Using talk to develop maths – how does talk help develop maths skills? Well, maths is a language of its own and much of the vocabulary is very abstract! Children very easily confuse the words used in talking about calculation. Understanding maths concepts can take a while and although we can use visual things to support our understanding, talk is a key part of the complete picture. Without talk we are not able to put into words our understanding of a concept. Being given scaffolds for talk to help us verbalise our own thinking is very powerful and can enable us to make connections. Check out the sentence stems and how to use them on the teachertoolkit website. You can also find the Tower Hamlet’s Progression in Language Structures document by searching in Google.
Dialogic talk is the incomplete talk that occurs when exploring ideas. This can be particularly helpful when you wish to establish what the class know already about a new concept or topic. It is useful to explore the misconceptions that children may have picked up from previous years and then explore these and challenge them. From dialogic talk you can then plan ways to challenge the misconception.
I used this with my Year 2 class to discuss a misconception that came up in the previous lesson. This was the second lesson in the sequence. This statement was given to the whole class at the start of the lesson. We spent some time unpicking this in trios and then came back together as a whole. The talk was initially very disjointed and other children would step in and continue the talk.
What did this add to the understanding of the children?
Take a look at the conversation:
Child A: I think this is true because you can count 10,20,30 .
Child B: I agree with A as I think you can only count in tens if you start with the number 10.
Teacher: That’s interesting – can you start with any other numbers and count in tens? C, what do you think?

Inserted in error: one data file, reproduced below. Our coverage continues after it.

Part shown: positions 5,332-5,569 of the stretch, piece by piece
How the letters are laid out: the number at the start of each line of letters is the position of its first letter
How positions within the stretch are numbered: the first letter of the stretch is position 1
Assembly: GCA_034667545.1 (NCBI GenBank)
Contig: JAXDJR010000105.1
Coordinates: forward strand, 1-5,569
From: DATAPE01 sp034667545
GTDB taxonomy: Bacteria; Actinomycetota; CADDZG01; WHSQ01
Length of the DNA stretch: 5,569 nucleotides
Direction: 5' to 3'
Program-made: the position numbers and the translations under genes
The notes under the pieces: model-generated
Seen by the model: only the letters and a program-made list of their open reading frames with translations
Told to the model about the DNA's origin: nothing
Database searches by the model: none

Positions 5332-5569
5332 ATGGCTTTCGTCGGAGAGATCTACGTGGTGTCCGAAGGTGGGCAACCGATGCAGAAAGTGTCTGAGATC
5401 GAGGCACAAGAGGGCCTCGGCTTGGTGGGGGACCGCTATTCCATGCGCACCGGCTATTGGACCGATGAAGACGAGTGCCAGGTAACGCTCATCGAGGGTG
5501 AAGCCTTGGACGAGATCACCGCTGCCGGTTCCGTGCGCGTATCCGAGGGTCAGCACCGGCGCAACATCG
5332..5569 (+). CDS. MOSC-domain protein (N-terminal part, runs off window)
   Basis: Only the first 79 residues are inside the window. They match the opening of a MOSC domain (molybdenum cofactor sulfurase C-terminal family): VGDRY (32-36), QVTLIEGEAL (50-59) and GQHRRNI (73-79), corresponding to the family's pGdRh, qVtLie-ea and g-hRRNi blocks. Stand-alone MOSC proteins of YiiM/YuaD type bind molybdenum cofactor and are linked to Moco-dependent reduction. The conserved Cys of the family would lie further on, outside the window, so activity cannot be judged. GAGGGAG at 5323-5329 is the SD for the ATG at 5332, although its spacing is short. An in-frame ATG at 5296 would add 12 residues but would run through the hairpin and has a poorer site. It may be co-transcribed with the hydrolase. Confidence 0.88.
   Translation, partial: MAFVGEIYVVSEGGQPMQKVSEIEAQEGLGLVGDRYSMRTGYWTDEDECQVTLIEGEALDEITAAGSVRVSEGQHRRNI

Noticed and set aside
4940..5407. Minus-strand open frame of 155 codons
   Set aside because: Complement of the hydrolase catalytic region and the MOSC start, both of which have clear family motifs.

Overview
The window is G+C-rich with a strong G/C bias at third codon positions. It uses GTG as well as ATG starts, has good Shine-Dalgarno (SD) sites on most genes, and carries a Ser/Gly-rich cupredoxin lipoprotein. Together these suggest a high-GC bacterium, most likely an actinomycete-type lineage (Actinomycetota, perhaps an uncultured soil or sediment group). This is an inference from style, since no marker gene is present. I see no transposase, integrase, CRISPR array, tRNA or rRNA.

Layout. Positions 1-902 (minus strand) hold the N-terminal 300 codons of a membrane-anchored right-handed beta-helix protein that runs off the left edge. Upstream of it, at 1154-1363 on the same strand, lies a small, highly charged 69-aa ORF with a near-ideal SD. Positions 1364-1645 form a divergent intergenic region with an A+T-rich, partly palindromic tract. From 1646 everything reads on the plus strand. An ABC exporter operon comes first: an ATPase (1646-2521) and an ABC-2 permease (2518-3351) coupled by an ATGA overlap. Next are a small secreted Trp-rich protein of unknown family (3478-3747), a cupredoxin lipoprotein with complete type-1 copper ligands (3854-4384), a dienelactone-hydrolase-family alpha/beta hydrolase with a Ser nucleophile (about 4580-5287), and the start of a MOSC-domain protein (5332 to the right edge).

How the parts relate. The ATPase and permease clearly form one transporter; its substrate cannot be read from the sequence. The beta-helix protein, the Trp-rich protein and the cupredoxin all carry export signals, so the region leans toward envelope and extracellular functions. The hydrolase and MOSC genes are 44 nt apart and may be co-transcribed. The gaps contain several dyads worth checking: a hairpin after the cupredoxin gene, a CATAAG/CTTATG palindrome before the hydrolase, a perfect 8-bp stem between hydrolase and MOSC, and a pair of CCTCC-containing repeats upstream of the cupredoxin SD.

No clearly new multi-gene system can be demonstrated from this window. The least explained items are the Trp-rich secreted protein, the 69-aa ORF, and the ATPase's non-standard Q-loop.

Child C: Maybe you could start with 0?
Teacher: So you are saying you can only count in tens if you start with a number ending in 0?
Child C: Yes that’s right…
Child D: I disagree with that because you can count ten more from a number.
Child E: Yes I agree with D… you can count in tens from any number… you can start with 4 and then go 14… 24… 34…
Teacher: So you think you can count in tens from any number?
Child E: Yes.
Teacher: Can you tell me more about that?
Child E: umm…
Child F: It’s because when you count in tens the first digit changes but the second stays the same so whatever you start with the ones digit will stay the same.
A couple of pointers…
Using a picture and a comment either taken from a misconception or something you want the children to learn can be very powerful when you give the children the time to explore it for themselves. It works better if they have some understanding of the concept first. It doesn’t matter if what they think they have understood is incorrect at this point. The idea is to challenge their thinking to reach a joint understanding of a concept. What did you notice about the teacher talk in this example? What was the role of the teacher?
I could have told them what they had done wrong, but would it have been as powerful?